The prohibition on “carrying a weapon” has a few exceptions relevant to this discussion:

“It is permissible to carry a handgun under this section that if at the time of the act of carrying a weapon:

……

(4) The person is carrying a weapon when upon a journey, unless the journey is through a commercial airport when presenting at the security checkpoint in the airport or is in the person’s checked baggage and is not a lawfully declared weapon;

[implied “or”]

…………….

(8) The person is in possession of a concealed handgun and has a valid license to carry a concealed handgun under § 5-73-301 et seq., or recognized under § 5-5 73-321 and is not in a prohibited place as defined by § 5-73-306;”

Exception (4) analysis

This exception is strange because it allows “carrying a weapon” while on a journey, when the language just above it defines “carrying a weapon” as a crime. It sounds weird, but by a plain reading this exception seems to allow you to possess a weapon with the intent to use it unlawfully against another person. I think the legislature made a huge mistake here, and I doubt a judge would accept this plain reading interpretation.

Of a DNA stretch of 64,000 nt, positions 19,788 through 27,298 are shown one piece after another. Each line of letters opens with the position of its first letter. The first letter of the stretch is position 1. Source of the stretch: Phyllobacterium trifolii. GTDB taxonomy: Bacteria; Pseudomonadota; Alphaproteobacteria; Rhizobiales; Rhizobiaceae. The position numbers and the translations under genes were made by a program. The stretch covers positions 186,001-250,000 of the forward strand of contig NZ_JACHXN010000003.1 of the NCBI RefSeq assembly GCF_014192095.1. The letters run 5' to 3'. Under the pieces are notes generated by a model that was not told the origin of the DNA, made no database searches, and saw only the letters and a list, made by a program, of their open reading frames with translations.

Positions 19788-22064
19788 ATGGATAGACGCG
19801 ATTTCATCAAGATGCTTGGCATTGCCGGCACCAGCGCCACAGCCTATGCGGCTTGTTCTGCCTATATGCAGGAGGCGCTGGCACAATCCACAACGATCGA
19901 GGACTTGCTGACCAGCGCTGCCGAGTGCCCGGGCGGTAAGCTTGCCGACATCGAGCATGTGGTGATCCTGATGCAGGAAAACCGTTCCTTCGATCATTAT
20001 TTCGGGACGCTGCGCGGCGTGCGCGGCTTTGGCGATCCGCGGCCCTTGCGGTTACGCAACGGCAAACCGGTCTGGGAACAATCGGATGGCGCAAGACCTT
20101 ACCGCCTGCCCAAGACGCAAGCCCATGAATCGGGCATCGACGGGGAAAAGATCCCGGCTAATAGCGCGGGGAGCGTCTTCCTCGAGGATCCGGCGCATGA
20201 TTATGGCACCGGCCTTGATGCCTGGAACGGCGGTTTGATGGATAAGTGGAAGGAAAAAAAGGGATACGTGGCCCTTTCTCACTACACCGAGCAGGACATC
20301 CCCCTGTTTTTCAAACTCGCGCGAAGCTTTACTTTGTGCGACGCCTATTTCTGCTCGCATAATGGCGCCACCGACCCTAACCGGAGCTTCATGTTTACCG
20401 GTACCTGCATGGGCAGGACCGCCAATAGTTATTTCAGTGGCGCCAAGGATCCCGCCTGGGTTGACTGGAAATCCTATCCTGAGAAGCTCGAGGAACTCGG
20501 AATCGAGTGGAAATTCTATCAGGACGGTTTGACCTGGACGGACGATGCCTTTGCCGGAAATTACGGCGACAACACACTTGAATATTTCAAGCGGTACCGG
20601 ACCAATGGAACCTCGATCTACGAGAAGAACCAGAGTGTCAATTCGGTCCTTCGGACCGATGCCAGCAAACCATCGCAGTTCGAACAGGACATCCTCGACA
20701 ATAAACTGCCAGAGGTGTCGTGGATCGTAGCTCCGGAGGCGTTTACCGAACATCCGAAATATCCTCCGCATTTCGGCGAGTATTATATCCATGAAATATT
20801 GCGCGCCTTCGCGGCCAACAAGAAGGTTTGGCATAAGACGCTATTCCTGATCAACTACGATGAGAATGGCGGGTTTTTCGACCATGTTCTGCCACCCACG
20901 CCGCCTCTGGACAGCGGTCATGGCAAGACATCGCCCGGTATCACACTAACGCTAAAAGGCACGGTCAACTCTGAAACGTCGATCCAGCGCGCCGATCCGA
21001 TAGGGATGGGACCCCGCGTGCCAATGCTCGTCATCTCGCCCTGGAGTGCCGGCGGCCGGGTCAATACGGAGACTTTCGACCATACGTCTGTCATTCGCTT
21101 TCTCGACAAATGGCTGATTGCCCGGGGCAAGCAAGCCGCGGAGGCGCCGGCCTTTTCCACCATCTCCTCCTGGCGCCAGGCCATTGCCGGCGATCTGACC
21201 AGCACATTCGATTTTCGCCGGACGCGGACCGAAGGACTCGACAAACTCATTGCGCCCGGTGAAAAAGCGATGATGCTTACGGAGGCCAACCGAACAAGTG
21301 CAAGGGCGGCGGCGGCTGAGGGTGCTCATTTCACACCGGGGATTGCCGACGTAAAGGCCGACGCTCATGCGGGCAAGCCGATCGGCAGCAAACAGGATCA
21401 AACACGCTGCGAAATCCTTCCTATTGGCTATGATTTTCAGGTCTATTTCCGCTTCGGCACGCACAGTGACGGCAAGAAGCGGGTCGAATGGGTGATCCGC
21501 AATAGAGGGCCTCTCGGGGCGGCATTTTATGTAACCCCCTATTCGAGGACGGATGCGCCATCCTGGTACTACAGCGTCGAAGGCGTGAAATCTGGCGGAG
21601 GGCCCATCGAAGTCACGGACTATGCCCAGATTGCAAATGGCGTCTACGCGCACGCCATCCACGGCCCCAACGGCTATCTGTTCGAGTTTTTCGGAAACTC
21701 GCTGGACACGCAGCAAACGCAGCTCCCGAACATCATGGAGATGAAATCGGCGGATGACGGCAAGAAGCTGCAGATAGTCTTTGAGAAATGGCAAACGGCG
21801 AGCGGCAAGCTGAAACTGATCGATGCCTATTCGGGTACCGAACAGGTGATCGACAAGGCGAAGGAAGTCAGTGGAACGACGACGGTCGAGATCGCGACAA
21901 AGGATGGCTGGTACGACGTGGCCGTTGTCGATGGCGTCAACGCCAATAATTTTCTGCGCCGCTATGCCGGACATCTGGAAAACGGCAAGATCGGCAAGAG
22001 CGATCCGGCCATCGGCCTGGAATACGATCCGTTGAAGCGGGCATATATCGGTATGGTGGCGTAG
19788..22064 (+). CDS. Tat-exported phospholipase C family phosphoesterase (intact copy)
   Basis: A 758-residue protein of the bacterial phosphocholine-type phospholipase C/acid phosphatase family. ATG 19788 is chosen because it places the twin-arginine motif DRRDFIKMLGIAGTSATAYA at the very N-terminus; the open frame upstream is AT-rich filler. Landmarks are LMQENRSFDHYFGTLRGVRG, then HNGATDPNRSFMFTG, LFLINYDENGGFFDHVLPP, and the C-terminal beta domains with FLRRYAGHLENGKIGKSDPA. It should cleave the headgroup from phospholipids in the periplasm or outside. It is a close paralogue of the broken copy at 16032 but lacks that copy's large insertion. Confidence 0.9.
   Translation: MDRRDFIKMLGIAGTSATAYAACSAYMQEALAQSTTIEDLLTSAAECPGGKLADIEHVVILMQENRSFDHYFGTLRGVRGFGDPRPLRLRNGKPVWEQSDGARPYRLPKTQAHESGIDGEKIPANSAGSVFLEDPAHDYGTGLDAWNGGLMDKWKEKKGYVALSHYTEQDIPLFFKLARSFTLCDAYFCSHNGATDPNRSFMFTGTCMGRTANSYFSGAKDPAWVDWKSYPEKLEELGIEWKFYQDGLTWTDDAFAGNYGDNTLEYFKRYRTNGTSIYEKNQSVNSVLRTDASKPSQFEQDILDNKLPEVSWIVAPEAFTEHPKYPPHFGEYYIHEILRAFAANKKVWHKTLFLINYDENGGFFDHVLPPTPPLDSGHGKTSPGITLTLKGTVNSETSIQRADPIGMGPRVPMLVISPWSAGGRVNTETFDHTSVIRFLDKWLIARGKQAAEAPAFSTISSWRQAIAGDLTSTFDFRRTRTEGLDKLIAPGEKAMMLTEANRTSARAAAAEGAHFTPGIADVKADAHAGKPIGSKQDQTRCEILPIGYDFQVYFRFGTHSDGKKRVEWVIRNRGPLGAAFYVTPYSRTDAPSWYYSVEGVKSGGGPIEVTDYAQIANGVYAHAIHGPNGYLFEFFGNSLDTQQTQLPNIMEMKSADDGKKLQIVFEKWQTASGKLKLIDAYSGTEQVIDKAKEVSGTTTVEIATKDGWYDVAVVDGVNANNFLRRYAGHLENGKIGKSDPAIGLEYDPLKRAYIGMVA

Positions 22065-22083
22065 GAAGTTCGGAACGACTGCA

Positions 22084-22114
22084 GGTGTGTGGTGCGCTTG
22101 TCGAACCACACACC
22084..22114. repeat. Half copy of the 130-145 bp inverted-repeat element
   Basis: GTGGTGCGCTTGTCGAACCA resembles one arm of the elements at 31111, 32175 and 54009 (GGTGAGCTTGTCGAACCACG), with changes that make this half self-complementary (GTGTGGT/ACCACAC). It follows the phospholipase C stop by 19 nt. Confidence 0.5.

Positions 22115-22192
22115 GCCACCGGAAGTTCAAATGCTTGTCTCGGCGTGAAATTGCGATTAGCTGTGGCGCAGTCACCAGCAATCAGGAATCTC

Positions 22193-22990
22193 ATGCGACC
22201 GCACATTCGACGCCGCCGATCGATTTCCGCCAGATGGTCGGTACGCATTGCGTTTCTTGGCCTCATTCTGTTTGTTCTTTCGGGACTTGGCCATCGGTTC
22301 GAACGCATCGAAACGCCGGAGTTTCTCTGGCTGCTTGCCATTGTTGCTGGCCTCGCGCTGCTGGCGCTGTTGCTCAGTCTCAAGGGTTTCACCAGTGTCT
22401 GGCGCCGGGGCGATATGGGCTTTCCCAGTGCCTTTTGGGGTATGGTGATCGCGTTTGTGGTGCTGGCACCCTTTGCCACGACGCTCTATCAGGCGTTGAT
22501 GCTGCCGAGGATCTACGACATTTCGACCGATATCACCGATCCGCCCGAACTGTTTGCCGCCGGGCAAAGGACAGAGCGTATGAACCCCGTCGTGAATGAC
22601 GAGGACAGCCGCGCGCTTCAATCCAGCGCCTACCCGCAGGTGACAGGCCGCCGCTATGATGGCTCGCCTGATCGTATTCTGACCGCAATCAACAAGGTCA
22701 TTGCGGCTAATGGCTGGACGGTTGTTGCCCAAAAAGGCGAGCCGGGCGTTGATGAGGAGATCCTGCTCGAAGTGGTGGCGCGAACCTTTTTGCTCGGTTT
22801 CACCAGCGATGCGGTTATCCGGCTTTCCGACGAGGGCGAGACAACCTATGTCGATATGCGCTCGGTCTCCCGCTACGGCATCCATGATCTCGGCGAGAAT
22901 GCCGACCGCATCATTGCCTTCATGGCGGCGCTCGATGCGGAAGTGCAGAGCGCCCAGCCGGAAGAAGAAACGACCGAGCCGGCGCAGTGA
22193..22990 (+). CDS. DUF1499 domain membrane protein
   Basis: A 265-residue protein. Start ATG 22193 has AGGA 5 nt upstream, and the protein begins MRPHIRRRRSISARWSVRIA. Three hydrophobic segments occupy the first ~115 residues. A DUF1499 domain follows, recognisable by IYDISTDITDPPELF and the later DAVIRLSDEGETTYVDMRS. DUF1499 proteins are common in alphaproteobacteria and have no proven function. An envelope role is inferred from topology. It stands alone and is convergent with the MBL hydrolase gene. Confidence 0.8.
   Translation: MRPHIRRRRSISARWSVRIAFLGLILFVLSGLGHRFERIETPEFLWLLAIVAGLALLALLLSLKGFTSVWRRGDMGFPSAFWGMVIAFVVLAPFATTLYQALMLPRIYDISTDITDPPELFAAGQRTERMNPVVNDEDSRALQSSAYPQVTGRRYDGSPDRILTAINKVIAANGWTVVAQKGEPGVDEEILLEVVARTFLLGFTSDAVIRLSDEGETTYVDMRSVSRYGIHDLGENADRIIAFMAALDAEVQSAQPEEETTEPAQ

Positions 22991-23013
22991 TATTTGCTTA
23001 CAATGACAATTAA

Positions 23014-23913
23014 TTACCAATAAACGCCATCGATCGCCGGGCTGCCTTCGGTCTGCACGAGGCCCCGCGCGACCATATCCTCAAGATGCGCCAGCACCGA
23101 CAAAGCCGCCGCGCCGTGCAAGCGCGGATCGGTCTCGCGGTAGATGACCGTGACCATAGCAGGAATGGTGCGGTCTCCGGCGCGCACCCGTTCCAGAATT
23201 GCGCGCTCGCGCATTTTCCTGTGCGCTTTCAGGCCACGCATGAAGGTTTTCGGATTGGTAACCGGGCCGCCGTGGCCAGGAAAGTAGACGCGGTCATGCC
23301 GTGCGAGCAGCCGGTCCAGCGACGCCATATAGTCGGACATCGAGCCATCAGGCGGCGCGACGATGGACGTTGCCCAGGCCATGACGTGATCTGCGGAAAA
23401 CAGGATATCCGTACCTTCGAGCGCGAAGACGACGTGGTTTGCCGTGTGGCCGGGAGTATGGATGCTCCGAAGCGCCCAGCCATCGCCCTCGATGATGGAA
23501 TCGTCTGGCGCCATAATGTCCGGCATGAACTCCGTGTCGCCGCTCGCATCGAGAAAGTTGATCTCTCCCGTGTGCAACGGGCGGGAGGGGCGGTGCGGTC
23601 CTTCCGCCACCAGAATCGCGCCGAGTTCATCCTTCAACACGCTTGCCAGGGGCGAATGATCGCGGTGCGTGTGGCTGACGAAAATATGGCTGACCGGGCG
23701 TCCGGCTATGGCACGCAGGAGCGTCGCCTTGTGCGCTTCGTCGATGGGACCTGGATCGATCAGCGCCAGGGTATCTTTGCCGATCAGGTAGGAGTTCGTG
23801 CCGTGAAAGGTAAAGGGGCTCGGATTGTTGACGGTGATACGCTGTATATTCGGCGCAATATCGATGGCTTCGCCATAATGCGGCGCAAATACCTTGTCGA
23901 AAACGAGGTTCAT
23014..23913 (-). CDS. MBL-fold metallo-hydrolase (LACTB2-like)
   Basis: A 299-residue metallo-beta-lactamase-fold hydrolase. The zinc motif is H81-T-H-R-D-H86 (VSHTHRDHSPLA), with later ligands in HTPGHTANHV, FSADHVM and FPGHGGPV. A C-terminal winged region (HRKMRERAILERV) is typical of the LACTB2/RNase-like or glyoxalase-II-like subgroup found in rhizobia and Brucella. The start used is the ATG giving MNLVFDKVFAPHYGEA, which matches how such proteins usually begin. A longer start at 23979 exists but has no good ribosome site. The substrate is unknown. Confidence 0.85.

That aside, exception (4) allows you to carry a handgun while you’re on a journey outside your own county and there are not any requirements that the gun be concealed. A question arises though: What does “on a journey” mean? And when does your journey end?

Exception (8) analysis

This exception allows you to possess a concealed handgun with a valid carry permit (why did they use different language than in 4? Maybe you really are exempted from a crime in 4). To apply, this exception requires that the gun beconcealed. So, if you have a concealed carry permit and want to rely on this exception, the gun must be concealed. But again, this is an exception to the crime of “carrying a weapon” and does not make sense because the crime of “carrying a weapon” requires that you have the purpose to attempt to use the gun unlawfully against a person —  and why would the legislature want to allow that?

Conclusion: This statute provides some protection to those wanting to open carry or concealed carry without a license: (1) it only prohibits possessing (outside of the prohibited places) a handgun when you have a purpose to attempt to unlawfully employ the handgun against a person and (2) there are exceptions to this crime like being on a journey or having a concealed carry license.

While this statute seems provide authority for someone who wants to open carry or concealed carry without a license, I am not sure how the courts will interpret it. Like my warning stated, politics often trump integrity. Open Carry has been acknowledged by the governor as of 2017, but they are still claiming concealed carry without a license is illegal.

Note: The preceding text is not legal advice and is for educational purposes only. Speak with an attorney about how these statutes should be interpreted.

-Co-authored by Aaron S. Cash and W. Whitfield Hyman (pictured below).